Pharmacies may offer morning-after pill

00:11, Oct 24 2013
ECP, morning-after pill
PHARMAC PRIORITY: Enabling pharmacies to offer the ECP free of charge would increase its availability to women and girls in need.

Making the morning-after pill free to young Kiwi women is being considered to reduce teen pregnancies and abortions.

The move, to allow pharmacists to dish out the emergency contraceptive pill (ECP) free to women under the age of 25, has been hailed a success in other regions, but the Canterbury District Health Board (CDHB) is reluctant to back it after rejecting a similar proposal this year.

The board says the service will "not drop unplanned pregnancy rates" - a stance that puts it at odds with Christchurch pharmacists and youth health workers.

In April this year, the Canterbury Community Pharmacy Group (CCPG) put forward a proposal to the CDHB for women to have free access to the ECP, citing schoolgirls turned away from pharmacies unable to pay the $40 fee and reports of a rise in risk-taking behaviour, including unprotected sex, after the earthquakes.

The CDHB dismissed the proposal, but government drug-buying agency Pharmac is "actively working" on rolling out a nationwide scheme to allow pharmacies to offer the ECP free of charge.

The autonomous subsidy and provision of pharmaceuticals (ASAP) scheme was considered "high priority" to Pharmac and would grant pharmacies the right to prescribe, dispense and claim back the price of ECP and nicotine replacement therapies, Pharmac chief executive Steffan Crausaz said.


A major catalyst for the ASAP campaign was the Waikato DHB free ECP pilot programme that began in 2008. That service allowed accredited pharmacists to provide free morning-after pills and health advice to under-25s.

From July 1 to October 20 this year, 1138 free ECPs were dished out over the counter in the Waikato - 14 to children aged up to 14 years and 515 to those in the 15 to 19 age bracket, Midland Community Pharmacy Group figures show.

CDHB planning and funding general manager Carolyn Gullery questioned the programme's perceived success, saying any link to reducing unwanted pregnancies had "not been evaluated".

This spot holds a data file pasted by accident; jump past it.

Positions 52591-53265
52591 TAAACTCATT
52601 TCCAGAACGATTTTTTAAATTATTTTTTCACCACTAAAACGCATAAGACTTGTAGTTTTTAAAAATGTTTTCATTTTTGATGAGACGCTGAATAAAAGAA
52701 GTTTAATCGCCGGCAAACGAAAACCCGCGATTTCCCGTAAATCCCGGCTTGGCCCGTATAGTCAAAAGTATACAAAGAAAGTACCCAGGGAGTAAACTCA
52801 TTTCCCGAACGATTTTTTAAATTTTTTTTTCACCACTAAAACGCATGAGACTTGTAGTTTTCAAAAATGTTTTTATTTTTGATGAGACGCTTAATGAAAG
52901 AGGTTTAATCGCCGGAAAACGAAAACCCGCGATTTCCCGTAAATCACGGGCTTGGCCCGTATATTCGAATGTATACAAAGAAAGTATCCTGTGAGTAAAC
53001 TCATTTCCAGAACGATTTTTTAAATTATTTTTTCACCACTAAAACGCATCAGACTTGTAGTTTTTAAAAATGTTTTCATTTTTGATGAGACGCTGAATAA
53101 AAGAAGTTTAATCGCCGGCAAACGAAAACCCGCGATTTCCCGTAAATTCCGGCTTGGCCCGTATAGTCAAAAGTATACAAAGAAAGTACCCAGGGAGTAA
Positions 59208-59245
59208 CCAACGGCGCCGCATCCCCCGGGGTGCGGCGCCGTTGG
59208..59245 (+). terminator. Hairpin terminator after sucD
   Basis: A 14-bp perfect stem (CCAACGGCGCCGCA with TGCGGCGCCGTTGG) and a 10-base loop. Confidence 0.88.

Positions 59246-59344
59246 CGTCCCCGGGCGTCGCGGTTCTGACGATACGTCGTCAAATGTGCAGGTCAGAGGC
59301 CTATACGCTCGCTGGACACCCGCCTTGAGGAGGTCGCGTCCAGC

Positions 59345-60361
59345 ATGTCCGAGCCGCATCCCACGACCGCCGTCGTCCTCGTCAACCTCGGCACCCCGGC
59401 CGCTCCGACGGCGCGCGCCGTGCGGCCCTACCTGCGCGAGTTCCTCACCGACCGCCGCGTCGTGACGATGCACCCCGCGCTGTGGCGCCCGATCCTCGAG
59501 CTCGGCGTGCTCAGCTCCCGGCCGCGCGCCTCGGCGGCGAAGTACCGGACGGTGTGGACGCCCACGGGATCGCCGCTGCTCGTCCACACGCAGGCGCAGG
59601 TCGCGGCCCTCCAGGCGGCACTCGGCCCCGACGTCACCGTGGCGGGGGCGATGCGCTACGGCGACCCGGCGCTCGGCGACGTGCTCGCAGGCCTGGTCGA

Research showed increased access to the ECP "does not drop unplanned pregnancy rates" as the ECP was mostly taken by those already using contraception rather than those at high risk, she said.

In Canterbury, all under 21-year-olds have free access to sexual health care, and the ECP, which can prevent pregnancy up to 72 hours after intercourse, is available by prescription from a GP, Family Planning or sexual health clinics for the pharmaceutical cost of $5. Some high schools offer a free ECP service.

Accredited pharmacists can supply the ECP through a private consultation and typically charge $35 to $45.

Some experts say there is a serious gap in the service for teenagers.

Christchurch medico Dr Sue Bagshaw, from the 298 Youth Health Centre, said not all of the city's high schools provided the free ECP service and they were closed on the weekends and during school holidays.

The city's one Family Planning clinic was often fully booked and not open on Sundays. Getting to a GP appointment could put up barriers for high school pupils.

Bagshaw endorsed the ASAP scheme and said women under 25 were often reliant on their parents for financial support or had low-paying casual jobs so could not afford a $40 fee.

So far this year, the 298 Youth Health Centre has issued 24 free ECPs, and on Monday a woman was double-booked for an appointment at the centre to access the pill because she could not afford to pay for it elsewhere.

CCPG general manager Graeme Smith was disappointed the CDHB turned down the group's ECP proposal  this year, but he welcomed Pharmac's national plans.

"If this isn't progressed further you can be sure we will be submitting a revised business case to the CDHB," he said.

The CDHB said it would consider a free ECP proposal if it were part of a "wider strategy to increase access to those most at risk".


Christchurch teenagers are ending up in abortion clinics because they cannot afford the $40 fee for the morning-after pill, a 15-year-old girl who needed the pill last month says.

While options to get the pill free were available, they were often inaccessible to young girls, the high school pupil said.

The 15-year-old, who did not want to be named, obtained the emergency contraceptive pill free at a medical practice after confiding in her school nurse that she had unprotected sex with her boyfriend at the weekend.

The nurse rang a GP and booked the appointment for her.

"If she hadn't organised it all for me and told me it was free, I personally would have just left it and hoped that I got my period," she said.

"I know some girls who have just left it because the pill is too hard to access. Forty dollars is hard to get at our age and it's not something you want to ask your parents for."

The 15-year-old was aware of friends who had wound up in abortion clinics because they couldn't afford to buy the ECP from the pharmacy and couldn't drive themselves to doctor appointments.


- Morning-after pill may be free in pharmacies nationwide.

- The CDHB rejected a similar proposal this year.

- The morning-after pill is available free from some clinics, but experts say these services are not reaching teenage girls.

- New Zealand's abortion rate has been on a downward trend since 2007.

- The trend is attributed to an increase in long-acting contraceptives, such as implants or IUDs.

- Last year, 277 women under  20 and 507 women between 20 and 24 had an abortion in Canterbury.

The Press